Animal welfare at rodeos has recently been brought back into the spotlight, following the Carrieton Rodeo on December 28, which still went ahead in the evening despite temperatures soaring to more than 40 degrees during the day.
RSPCA SA animal welfare advocate Rebekah Eyers said the use of flank straps and spurs kicked into the sides of animals already caused them to be in pain, with extreme temperatures putting the animals into even more distress.
"Forcing animals to perform during a heatwave is just increasing the risk of heat stress and suffering significant anxiety, distress, and serious injury as well," she said.
Ms Eyers said the thoroughbred, greyhound and harness racing industries had all postponed events originally set to be held during the heatwave, and the Carrieton Rodeo should have also been cancelled or moved to a later date.
She said a heat policy should be developed by the Australian Professional Rodeo Association, rather than having decisions being made by organisers of individual rodeo events.
"The policy really needs to identify a cap temperature above which the rodeo should not be held, and it needs to mandate the actions that must be taken to mitigate the animal welfare risks during extreme weather," she said.
We've got fourth, fifth and sixth generation protein breeders organising the event - if we weren't any good at organising livestock in hot conditions, we wouldn't still be there.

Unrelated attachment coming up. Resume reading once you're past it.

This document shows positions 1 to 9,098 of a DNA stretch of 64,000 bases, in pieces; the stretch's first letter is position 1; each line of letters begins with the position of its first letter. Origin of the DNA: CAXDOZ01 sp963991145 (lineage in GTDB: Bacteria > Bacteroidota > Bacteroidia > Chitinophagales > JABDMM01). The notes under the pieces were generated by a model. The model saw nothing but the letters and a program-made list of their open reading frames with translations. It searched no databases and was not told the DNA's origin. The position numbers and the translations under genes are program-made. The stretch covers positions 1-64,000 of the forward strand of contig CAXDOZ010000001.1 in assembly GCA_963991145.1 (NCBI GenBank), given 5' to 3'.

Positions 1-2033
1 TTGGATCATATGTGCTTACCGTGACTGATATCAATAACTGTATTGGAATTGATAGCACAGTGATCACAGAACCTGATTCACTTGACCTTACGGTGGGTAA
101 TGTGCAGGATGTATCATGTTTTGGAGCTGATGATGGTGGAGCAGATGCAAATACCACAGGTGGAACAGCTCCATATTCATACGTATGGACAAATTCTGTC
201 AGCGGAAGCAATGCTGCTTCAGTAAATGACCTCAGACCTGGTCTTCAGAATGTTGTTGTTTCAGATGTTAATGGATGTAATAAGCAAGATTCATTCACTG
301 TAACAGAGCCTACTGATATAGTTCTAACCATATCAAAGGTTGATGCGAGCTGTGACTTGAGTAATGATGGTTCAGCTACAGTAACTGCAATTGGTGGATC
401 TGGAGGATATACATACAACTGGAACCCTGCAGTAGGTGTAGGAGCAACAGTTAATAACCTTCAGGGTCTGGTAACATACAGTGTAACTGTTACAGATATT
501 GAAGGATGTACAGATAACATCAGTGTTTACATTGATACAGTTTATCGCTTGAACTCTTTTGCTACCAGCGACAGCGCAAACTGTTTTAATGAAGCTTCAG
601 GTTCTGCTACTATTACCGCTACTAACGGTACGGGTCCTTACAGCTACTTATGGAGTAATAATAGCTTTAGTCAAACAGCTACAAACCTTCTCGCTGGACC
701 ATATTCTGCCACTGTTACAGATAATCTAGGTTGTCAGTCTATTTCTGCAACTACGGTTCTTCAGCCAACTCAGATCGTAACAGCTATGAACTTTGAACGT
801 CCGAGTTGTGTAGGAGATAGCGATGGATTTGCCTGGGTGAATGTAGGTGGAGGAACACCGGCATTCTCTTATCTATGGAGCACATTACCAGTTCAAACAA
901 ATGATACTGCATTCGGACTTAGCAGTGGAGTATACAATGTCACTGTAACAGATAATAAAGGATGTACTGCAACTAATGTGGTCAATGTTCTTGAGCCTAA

Ms Eyers said the RSPCA was "not the enemy", and she acknowledged the importance of rodeos for the prosperity of country towns, but she suggested events that were low-stress for animals and in line with the latest animal welfare science would be a better option.
"Horsemanship workshops and low-stress stock handling courses across Australia have been very popular and have attracted big crowds, these are great spectacles," she said.
But Carrieton Rodeo Committee vice-president Jack Hoare said rodeos were an integral part of communities, and the committee had a good understanding of how to care for animals during the heatwave.
He said many measures were put in place to keep the animals out of distress leading up to the event.
"We bought in feed for the animals, and they were kept out in paddocks for the day, we didn't handle them much, and the contractor didn't have any problem with how the facility was supplied for his livestock, nor did our local people," he said.
The event was first held in 1953, organised by the Hoare, Row, Williams, Bierlee, Sheppard, and Smith families, and is still organised by local livestock handlers who "know what they're doing", according to Mr Hoare.
"We've got fourth, fifth and sixth generation protein breeders organising the event - if we weren't any good at organising livestock in hot conditions, we wouldn't still be there," he said.
He said the Carrieton Rodeo, and rodeos in general, were particularly important for providing a welcome distraction from dry times.
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"Farmers who usually deliver 2000 tonnes of grain are now delivering 150t, and community events like this bring everyone together and take their minds off the drought," he said.
Bullrider Harry Lawton was injured at the Carrieton rodeo when he was stomped on the back of the neck by a bull, but Mr Hoare said despite the danger, it was completely up to competitors as to whether they take part.
"As Mr Lawton stated, it's a high risk sport, and it's his choice to compete, " Mr Hoare said.
Mr Lawton was clear of injury in time to compete in the Mount Isa Rodeo, Qld, on December 31.
APRA was unable to be contacted for comment.
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